A good teacher helps students find the roads of their future and show them how they might achieve them. Many students are just afraid to leave the comfort of high school and move on to college; many students are the first generation to attend college and their parents’ fear of losing their child to a strange world in which they have no experience; and many students lack the motivation to take the first steps to their future. Whatever problem is holding the child back, the school needs to address. Workshops for parents to introduce them to the processes of enrolling their child in college should begin in middle school and continue through high school. Workshops for students about possible career choices and education requirements for those goals should also begin in middle school. Students who have a goal when they begin their education are more likely to finish it successfully. Workshops for both students and parents about the financial aide opportunities should also be available early in the process. Keeping the students and parents informed about the student’s academic process and helping them to select courses to prepare the child for the rigors of college should begin early in the child’s education and continue. This means that a well-prepared counseling center is essential for a student to become successful. For some students language barriers may be a deterrent; however, there are resources available and the teacher needs to be aware of these resource and communicate them to the parent. Many parents may believe erroneously that because their father dropped out of school after the 8th grade and supported a family of seven as a welder, there is no need for their child to pursue a college education; however, times have changed. Most of the jobs that only require a high school education have gone overseas and opportunities for students without any education do not exist. If a student is going to earn enough money to support a family, he/she needs some form of post-high school education. If a student is planning on living comfortably, he/she needs a college degree. To help the parents understand this, schools need to begin communicating this message in elementary school especially in the lower economic neighborhoods.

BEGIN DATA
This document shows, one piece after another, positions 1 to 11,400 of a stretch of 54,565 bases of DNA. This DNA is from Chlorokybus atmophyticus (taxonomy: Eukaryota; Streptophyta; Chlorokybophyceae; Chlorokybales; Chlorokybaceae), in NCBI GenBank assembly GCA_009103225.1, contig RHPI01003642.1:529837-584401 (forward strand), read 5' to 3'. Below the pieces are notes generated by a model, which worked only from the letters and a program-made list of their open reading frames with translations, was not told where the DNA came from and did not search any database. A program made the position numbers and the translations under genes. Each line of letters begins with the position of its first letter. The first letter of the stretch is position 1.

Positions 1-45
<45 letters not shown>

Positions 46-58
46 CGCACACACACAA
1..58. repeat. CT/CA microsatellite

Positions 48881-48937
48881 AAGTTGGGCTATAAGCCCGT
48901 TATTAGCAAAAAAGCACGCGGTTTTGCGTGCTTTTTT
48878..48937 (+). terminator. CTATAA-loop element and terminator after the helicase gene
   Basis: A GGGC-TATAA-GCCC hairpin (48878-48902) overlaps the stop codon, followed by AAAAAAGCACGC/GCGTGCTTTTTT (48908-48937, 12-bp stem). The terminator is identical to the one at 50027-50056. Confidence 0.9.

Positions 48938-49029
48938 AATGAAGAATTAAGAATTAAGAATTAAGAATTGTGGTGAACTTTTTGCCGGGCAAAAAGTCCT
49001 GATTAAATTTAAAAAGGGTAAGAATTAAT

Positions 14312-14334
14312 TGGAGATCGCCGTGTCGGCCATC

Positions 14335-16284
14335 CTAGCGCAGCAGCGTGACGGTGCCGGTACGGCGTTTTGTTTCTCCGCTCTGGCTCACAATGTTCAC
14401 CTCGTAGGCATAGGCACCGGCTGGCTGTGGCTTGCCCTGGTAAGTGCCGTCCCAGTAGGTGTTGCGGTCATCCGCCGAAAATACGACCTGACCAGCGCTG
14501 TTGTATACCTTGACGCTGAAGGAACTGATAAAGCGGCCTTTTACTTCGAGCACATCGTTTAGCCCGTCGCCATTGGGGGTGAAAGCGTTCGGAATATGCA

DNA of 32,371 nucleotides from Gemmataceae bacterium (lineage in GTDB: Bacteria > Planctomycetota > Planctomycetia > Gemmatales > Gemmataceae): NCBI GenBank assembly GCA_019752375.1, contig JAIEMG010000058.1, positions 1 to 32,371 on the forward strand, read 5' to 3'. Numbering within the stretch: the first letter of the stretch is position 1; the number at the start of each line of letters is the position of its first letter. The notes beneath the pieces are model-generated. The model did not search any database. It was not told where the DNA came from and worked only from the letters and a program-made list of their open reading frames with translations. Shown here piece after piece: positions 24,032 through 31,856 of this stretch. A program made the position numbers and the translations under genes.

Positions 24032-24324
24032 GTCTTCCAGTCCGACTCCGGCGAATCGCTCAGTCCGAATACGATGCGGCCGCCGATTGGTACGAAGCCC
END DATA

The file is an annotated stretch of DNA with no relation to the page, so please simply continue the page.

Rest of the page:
#6 A Time and a Place
Finally, this is the tide of affairs in young students’ lives when the decisions they make affect them more than any other time, yet one of greatest distractions for students is the euphoria of youth. Students love to socialize. Many times that means alcohol, drugs, unprotected sexual intercourse and any number of nonsensical, dangerous behaviors. This lack of self-control has caused more than one student to drop out after one year of college. College is an expensive undertaking and students need to understand that many students throughout the world would love to have their place at that college. They are competing with every other student in the world for an education. The world has become much smaller. This means their opportunities could be snatched away by a student more motivated to study than play. Although they have watched countless movies about teenagers sent to college for a mad romp, they need to understand that those are just movies; they are not real. The reality is if they settle down and concentrate, if they accept delayed gratification, they can have a richer more prosperous life.